The Buddha in the Attic (Julie Otsuka). This was a beautifully written short book written as the collective experiences of Japanese picture brides from the 19th century to the present. It’s one of those books you have to read all at once or in a short period of time in concentrated bursts. Each chapter is a different era and a different set of experiences. It might make you want to read more.
Dancing Lessons for the Advanced in Age (Bohumil Hrabal). Another stream of consciousness, Hrabal’s novella is from the perspective of an old man, a “palaverer” in the language of the introductory essay, addressing a group of young “beauties.” The narrator is unreliable, he tells stories that are shocking and backtracks to make himself seem better, he digresses into rants and waxes poetic about the “beauties” he has seen in his life. The introductory essay does a good job of situating the text and explaining Hrabal, about whom I knew nothing.
Ancillary Justice (Ann Leckie). This is the first in a trilogy which I swear I will take my time reading so I can enjoy them more. It’s impossible not to compare the world-building here to a point of reference like Banks’s Culture novels, but there’s quite a bit that’s different here. The main conceit is that ship-level AIs can spin of “ancillaries” into other bodies to act as surrogates. Beckie’s insistence on the default “she” for a genderless society angers whiny MRA-type sad puppies, but I didn’t find that it played a central role in the story, although it made me aware of my default assumptions and “desire to know” characters’ genders. I’m looking forward to the next two!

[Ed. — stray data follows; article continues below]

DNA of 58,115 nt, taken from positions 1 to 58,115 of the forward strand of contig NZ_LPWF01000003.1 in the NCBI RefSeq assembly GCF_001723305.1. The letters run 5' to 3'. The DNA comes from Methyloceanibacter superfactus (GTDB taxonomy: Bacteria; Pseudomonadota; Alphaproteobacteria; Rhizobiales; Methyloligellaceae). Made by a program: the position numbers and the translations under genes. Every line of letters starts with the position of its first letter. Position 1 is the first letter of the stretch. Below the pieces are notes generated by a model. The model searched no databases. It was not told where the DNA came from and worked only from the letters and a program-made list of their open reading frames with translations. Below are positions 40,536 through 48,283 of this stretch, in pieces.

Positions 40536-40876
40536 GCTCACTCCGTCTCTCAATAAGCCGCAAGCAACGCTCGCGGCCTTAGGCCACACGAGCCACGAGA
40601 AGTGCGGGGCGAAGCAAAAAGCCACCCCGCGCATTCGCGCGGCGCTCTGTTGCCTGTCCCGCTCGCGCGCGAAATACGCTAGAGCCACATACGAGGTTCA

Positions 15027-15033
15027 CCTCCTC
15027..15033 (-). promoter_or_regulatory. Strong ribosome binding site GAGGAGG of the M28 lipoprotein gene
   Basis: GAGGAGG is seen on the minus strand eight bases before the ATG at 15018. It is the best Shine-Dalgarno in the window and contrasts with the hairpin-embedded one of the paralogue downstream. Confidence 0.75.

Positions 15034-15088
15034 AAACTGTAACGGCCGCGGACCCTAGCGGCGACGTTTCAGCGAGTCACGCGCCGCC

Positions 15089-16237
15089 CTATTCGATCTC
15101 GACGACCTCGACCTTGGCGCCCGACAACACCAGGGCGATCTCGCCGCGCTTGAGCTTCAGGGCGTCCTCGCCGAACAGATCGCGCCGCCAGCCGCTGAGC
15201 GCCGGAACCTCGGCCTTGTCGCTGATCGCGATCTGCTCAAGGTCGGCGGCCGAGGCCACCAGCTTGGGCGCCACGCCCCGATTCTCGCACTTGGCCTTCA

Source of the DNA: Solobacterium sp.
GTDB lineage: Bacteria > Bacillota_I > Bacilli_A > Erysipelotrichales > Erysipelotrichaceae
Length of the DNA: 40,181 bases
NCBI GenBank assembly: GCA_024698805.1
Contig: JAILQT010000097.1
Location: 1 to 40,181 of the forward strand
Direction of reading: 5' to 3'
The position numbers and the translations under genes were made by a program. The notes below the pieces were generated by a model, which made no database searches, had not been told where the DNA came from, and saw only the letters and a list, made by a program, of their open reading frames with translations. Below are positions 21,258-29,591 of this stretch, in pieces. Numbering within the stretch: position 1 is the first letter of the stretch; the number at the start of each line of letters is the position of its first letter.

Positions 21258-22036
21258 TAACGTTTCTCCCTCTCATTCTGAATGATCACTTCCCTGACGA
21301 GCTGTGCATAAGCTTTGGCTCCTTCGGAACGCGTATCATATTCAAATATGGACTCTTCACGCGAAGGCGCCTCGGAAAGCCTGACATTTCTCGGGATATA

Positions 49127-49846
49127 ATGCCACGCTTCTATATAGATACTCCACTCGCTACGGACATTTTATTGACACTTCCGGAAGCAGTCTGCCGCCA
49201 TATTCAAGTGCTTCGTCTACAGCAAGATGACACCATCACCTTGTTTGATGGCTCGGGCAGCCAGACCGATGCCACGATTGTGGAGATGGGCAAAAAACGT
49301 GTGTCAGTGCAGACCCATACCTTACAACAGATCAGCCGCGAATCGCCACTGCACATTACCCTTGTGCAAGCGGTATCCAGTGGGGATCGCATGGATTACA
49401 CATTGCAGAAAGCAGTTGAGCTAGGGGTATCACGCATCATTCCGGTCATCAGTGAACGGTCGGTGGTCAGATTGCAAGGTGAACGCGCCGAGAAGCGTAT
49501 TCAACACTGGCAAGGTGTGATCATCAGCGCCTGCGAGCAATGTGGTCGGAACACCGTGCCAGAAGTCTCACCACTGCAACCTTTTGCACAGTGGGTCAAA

Between The World And Me (Ta-Nehisi Coates). Written as a letter to his son, Coates tries to work out the meaning of his college friend Prince Jones’s murder at the hands of police. The book stakes out a strong critical position on America as an enterprise, but, as Michelle Alexander’s review puts it, feels unfinished. It is, however, necessary reading.
Cannery Row (John Steinbeck). A classic that I never read until now! Steinbeck’s prose feels dated and his way of describing people like Lee Chong, made my skin crawl at times, but that man could write a sentence. The book surprised me.